dmonton Oilers can’t count on future playoff opponents to make the same horrible mistake as the Los Angeles Kings

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When did you first get a good feeling that the Edmonton Oilers would beat the Los Angeles Kings?

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For me, it was the first time I saw the Kings form their small formation after the penalty kill. Yes, Los Angeles had had the second-best penalty kill in the entire NHL this regular season, a fact frequently trumpeted by commentators.

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Such a formation has great success against the vast majority of opponents taking away seam passes and inside slot shots, but it is passive, passive, passive, passive, passive.

And the Edmonton Oilers power play isn’t just any power play. It might be the best in NHL history.

And LA’s passive approach to killing penalties gives the offensive team all kinds of time and space to control and move the puck.

You give Connor McDavid the time and space to work in the offensive zone. What do you think will happen?

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Of course, such a strategy would have worked for the Kings in the regular season. They had shut down 84.6 percent of their opponent’s power plays, second only to Carolina’s 86.4 percent, and better than Edmonton’s 15th-ranked 82.2 percent.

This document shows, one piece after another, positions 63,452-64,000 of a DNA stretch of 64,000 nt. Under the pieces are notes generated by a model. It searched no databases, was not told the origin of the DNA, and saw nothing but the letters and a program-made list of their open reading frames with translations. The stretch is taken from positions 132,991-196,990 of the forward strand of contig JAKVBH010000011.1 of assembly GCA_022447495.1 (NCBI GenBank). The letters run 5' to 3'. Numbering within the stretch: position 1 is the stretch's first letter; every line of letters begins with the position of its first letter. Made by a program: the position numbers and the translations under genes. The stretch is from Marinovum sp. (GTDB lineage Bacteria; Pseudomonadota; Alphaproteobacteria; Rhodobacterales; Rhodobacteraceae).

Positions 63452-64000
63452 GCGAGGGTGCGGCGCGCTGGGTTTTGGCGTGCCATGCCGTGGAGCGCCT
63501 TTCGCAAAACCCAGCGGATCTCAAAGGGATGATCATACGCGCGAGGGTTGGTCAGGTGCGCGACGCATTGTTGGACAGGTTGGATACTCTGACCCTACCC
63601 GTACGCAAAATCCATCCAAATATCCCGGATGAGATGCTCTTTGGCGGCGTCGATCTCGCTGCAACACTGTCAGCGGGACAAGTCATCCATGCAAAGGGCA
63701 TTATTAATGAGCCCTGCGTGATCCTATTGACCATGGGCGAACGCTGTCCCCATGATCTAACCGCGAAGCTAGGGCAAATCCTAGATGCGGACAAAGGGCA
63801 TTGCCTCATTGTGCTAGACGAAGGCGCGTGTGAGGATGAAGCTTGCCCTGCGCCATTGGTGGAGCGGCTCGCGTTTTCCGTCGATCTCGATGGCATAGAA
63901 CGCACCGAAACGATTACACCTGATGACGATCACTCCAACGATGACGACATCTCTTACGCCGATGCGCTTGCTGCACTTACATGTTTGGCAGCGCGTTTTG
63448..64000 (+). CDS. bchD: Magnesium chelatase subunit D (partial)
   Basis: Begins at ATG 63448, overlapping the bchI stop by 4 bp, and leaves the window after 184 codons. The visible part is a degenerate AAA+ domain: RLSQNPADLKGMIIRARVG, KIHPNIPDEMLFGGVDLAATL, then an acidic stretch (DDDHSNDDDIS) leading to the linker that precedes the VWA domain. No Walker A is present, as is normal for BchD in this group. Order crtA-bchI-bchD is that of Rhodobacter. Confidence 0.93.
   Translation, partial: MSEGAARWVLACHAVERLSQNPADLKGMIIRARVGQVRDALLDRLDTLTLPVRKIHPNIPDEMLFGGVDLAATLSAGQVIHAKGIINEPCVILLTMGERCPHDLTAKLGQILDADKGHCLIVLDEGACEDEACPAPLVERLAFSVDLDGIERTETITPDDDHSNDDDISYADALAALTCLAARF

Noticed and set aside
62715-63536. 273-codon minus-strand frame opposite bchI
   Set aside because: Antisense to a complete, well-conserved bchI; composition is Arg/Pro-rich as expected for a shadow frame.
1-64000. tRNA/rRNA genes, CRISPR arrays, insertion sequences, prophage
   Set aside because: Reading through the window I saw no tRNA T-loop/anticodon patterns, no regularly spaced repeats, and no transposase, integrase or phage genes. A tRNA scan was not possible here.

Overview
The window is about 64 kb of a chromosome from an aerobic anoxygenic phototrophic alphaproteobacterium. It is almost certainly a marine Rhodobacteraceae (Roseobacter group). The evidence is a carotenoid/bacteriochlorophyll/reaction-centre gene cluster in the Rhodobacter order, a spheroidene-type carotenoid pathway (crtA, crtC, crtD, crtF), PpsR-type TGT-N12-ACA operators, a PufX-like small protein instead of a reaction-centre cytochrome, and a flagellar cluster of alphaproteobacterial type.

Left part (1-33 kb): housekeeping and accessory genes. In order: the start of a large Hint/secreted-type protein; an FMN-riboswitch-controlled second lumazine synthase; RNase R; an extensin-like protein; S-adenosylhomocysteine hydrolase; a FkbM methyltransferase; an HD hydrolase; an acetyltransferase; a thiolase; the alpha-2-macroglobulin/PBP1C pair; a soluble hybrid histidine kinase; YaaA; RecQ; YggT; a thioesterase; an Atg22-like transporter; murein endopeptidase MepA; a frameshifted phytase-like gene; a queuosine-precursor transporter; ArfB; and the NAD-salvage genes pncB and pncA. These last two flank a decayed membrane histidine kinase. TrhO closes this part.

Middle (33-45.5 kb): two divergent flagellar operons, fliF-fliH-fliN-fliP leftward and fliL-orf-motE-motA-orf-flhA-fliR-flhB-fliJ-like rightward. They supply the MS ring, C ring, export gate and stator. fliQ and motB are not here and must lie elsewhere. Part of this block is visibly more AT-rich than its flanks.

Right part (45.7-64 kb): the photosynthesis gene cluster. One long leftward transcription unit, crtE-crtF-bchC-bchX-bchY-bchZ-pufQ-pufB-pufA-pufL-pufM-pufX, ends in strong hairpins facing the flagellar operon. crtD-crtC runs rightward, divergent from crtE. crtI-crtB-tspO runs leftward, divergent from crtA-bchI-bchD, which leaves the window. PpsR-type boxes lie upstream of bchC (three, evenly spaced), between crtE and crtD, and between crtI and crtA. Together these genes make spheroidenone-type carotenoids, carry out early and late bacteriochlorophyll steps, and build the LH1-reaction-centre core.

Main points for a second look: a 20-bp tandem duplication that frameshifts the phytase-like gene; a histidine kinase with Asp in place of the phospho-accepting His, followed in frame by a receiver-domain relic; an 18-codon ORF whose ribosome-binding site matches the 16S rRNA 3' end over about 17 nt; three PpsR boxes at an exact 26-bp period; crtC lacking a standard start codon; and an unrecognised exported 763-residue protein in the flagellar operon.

That was bound to give them confidence that they had cracked the code to take out opponents’ best attackers.

But as it stands, the Edmonton Oilers just posted the best net power play performance in NHL history, or at least since the late 1970s when the NHL started measuring power play efficiency. Edmonton’s net rating of 45 percent was even better than their net rating of 43.6 in 12 games last year against Las Vegas and the same Los Angeles Kings.

Edmonton scored on nine of 20 power plays against the Kings in their five games, and that’s if you don’t count the two power play goals in Game Five that came just seconds after their power play ended and the penalized Kings player had just stepped . on the ice.

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If the Kings’ coaches hadn’t been so invested in the success of their passive approach, they might have dug into video of recent Oilers games and seen how Dallas effectively, even brutally, shut down the Oilers power play Game 74 of the regular season had been stopped. season. The Stars didn’t give the Oilers a second to breathe. They sat on it with sticks and bodies, never giving Edmonton a chance to straighten up.

It’s not just Dallas that uses a much more aggressive system on the PK. The Oilers faced more aggressive kills about half the time during the regular season. It always seemed to disrupt their flow and negatively impact their results.

When Edmonton goes up against Dallas or another team that is more aggressive on the kill, the Oilers won’t be able to execute their favorite plays as easily, constantly getting the puck to McDavid along the way so he can break the formation of the opposition can be analyzed. brilliant passes.

How is Edmonton going to combat that? They have perhaps the best combination of power play specialists in NHL history, players with great skills, but also great offensive skills, instincts and minds. They will come up with something, but probably not as often as against the passive, passive, passive, passive kings.

Steven Guilbeault has a good, old friend at the Pembina Institute in Alberta

Steven Guilbeault cartoon

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